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Breast Cancer Research

Open Access

A critical need for molecular markers of breast cancer risk and risk reduction

  • KA Johnson1 and
  • LG Ford1
Breast Cancer Research20057(Suppl 2):P1.24

https://doi.org/10.1186/bcr1111

Published: 17 June 2005

Keywords

Breast CancerEstrogen ReceptorTamoxifenBreast Cancer RiskEstrogen Receptor Status

Carcinogenesis is a chronic disease process underlying the clonal evolution of cells progressing to the point of uncontrolled growth, metastatic potential, and molecular heterogeneity. By convention, chemoprevention drugs are developed from a molecular perspective with the goal of interrupting carcinogenesis before the occurrence of invasive lesions or extreme heterogeneity. The most successful demonstration of cancer chemoprevention to date has been an overall 49% reduction of invasive breast cancer, with a similar reduction in premalignant lesions by tamoxifen in the Breast Cancer Prevention Trial (BCPT) [1]. It is noteworthy that the main effect of tamoxifen is likely to be mediated through the estrogen receptor (ER), as reflected by a 70% reduction of lesions that are ER-positive in contrast to little or no effect on the incidence of ER-negative lesions. For interventions that are related to ER as a target, a number of drug development issues remain to be addressed including dose, schedule, and the comparative net clinical benefit of various selective ER modulators versus pure anti-estrogens, aromatase inhibitors, and combinations. In the BCPT there were 13,388 participants, and there were more than 22,000 in the STAR trial. The large sample size that may be needed for a randomized clinical trial to observe a prevention effect severely limits the opportunity to explore a multiplicity of important questions in clinical chemoprevention.

Molecular studies have been helpful in classifying breast cancers according to categories of response to intervention. For instance, cytogenetic studies combined with molecular profiling suggest that ER-focused interventions are likely to address a particular subset of tumors arising from the luminal cell population [2]. As tumor subsets become better characterized, the need for additional prevention studies can be anticipated to address larger subsets (e.g. a combination of drugs for overlap) versus smaller subsets of individuals at risk. In order to reduce the sample size of future prevention trials, new molecular approaches are needed. One strategy would be to use non-invasive molecular tests to identify individuals at increased breast cancer risk so that populations for prevention trials could be further enriched according to that risk. Of the approaches currently under investigation, proteomic studies theoretically offer an opportunity to improve risk identification. Investigators who are performing proteomic studies for early detection are encouraged to expand their investigations to see whether it is possible to delineate according to ER status and between non-invasive conditions such as hyperplasia and DCIS versus invasive cancer.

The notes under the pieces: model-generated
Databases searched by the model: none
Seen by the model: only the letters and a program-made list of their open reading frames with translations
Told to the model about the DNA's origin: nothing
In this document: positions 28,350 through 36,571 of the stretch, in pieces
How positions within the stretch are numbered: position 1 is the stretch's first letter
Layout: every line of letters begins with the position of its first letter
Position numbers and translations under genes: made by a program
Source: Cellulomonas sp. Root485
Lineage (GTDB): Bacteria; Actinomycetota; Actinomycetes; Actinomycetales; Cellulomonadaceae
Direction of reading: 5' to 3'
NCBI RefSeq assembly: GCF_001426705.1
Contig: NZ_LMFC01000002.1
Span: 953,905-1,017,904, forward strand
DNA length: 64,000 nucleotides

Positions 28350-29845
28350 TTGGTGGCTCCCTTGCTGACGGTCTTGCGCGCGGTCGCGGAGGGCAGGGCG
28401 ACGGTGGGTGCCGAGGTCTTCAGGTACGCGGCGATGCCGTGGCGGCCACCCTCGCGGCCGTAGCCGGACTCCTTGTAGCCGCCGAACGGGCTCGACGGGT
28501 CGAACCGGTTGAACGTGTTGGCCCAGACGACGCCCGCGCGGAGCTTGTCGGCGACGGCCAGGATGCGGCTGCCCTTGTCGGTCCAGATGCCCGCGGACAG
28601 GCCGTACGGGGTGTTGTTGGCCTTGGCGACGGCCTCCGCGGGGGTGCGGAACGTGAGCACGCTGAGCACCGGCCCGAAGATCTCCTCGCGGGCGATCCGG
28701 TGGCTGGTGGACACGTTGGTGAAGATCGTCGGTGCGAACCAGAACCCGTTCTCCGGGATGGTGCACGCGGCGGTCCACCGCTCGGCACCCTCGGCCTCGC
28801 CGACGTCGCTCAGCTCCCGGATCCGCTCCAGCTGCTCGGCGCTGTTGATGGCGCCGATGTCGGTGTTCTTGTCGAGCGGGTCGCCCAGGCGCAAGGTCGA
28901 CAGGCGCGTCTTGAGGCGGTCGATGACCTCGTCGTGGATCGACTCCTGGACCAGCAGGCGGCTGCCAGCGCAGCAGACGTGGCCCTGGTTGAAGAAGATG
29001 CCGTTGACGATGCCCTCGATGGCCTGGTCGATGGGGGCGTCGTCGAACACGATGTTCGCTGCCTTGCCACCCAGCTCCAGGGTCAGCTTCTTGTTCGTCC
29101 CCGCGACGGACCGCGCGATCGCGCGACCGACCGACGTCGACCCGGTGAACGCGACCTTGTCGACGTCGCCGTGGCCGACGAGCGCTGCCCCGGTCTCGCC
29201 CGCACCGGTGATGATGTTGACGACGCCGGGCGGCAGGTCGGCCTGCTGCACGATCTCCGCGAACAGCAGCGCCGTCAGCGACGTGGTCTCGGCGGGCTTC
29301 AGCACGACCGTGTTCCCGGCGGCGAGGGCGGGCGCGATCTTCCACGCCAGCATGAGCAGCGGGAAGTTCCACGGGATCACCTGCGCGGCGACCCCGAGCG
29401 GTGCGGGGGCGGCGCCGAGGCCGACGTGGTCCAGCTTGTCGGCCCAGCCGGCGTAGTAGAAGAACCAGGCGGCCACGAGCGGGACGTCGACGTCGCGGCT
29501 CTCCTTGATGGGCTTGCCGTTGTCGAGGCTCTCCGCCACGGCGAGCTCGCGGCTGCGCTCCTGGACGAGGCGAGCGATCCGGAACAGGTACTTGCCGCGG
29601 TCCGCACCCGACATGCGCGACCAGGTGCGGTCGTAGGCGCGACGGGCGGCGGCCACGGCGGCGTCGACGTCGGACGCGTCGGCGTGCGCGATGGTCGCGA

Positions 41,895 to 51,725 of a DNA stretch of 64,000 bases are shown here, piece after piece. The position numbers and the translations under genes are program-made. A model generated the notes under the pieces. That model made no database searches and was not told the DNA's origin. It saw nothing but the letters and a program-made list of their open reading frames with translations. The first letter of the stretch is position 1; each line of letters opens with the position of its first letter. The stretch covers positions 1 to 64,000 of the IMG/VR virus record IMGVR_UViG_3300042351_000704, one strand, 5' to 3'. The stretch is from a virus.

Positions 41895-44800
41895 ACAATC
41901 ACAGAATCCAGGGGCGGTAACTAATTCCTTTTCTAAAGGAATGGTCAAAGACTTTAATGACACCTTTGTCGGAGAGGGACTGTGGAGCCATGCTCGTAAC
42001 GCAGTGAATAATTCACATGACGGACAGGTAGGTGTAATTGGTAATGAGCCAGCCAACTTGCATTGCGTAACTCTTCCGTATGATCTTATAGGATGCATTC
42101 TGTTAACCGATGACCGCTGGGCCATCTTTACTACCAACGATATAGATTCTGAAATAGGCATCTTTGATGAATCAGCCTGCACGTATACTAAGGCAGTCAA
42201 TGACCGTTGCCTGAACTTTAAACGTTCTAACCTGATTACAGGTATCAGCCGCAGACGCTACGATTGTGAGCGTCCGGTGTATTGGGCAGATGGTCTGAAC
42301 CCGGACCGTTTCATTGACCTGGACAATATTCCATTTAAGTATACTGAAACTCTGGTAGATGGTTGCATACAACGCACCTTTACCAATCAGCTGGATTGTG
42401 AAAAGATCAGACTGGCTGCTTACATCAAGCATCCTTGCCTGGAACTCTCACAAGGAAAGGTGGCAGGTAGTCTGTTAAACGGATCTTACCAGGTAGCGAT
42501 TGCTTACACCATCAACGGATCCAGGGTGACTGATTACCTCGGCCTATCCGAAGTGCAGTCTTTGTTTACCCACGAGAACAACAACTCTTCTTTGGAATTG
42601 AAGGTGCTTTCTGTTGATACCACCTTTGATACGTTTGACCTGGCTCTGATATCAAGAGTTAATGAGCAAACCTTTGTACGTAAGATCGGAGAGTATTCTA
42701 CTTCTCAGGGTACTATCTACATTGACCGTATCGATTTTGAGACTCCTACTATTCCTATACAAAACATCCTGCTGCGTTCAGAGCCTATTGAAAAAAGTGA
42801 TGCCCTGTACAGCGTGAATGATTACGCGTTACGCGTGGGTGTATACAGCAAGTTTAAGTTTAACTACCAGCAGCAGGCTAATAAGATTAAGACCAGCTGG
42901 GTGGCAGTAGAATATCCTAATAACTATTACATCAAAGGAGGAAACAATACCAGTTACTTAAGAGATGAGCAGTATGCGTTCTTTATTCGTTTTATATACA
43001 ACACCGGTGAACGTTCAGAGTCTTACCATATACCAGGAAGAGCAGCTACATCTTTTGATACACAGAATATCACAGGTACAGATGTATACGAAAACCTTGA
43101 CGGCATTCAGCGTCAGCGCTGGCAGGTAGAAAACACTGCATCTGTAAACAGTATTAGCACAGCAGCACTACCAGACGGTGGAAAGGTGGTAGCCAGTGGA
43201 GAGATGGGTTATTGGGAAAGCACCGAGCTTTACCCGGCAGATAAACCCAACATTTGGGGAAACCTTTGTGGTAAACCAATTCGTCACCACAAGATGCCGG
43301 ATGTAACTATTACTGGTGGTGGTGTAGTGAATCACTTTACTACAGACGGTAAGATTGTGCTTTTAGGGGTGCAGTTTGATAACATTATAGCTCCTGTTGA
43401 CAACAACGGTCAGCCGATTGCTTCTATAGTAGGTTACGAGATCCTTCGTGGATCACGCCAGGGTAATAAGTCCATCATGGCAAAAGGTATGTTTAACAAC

Another strategy for increasing the efficiency of breast cancer prevention trials is the validation of intermediate endpoint biomarkers [3] to secure validated intermediate endpoint biomarkers (VIEBs). If molecular entities in serum could be identified on the basis that they are predictably correlated with the future development of breast cancer, then a reduction in the VIEB level could serve as evidence of a preventive effect. Early work in this area suggests that nucleic acids in serum might be used to identify individuals with premalignant lesions [4].

Clinical correlation is needed for VIEBs and other molecular indicators of risk so that targets in addition to the ER can also be more efficiently studied. Targets of interest for breast cancer prevention include the EGFR family, RAR/RXR and mediators of inflammation or oxidative damage.

Authors’ Affiliations

(1)
Division of Cancer Prevention, National Cancer Institute, NIH, Bethesda, USA

References

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  2. Sørlie T, Tibshirani R, Parker J, et al: Proc Natl Acad Sci USA. 2003, 100: 8418-8423. 10.1073/pnas.0932692100.View ArticlePubMedPubMed CentralGoogle Scholar
  3. Schatzkin A, Freedman LS, Schiffman MH, et al: J Natl Cancer Inst. 1990, 82: 1746-1752.View ArticlePubMedGoogle Scholar
  4. Gocke CD, Benko FA, Kopreski MS, et al: Ann NY Acad Sci. 2000, 906: 44-50.View ArticlePubMedGoogle Scholar

Copyright

© BioMed Central 2005

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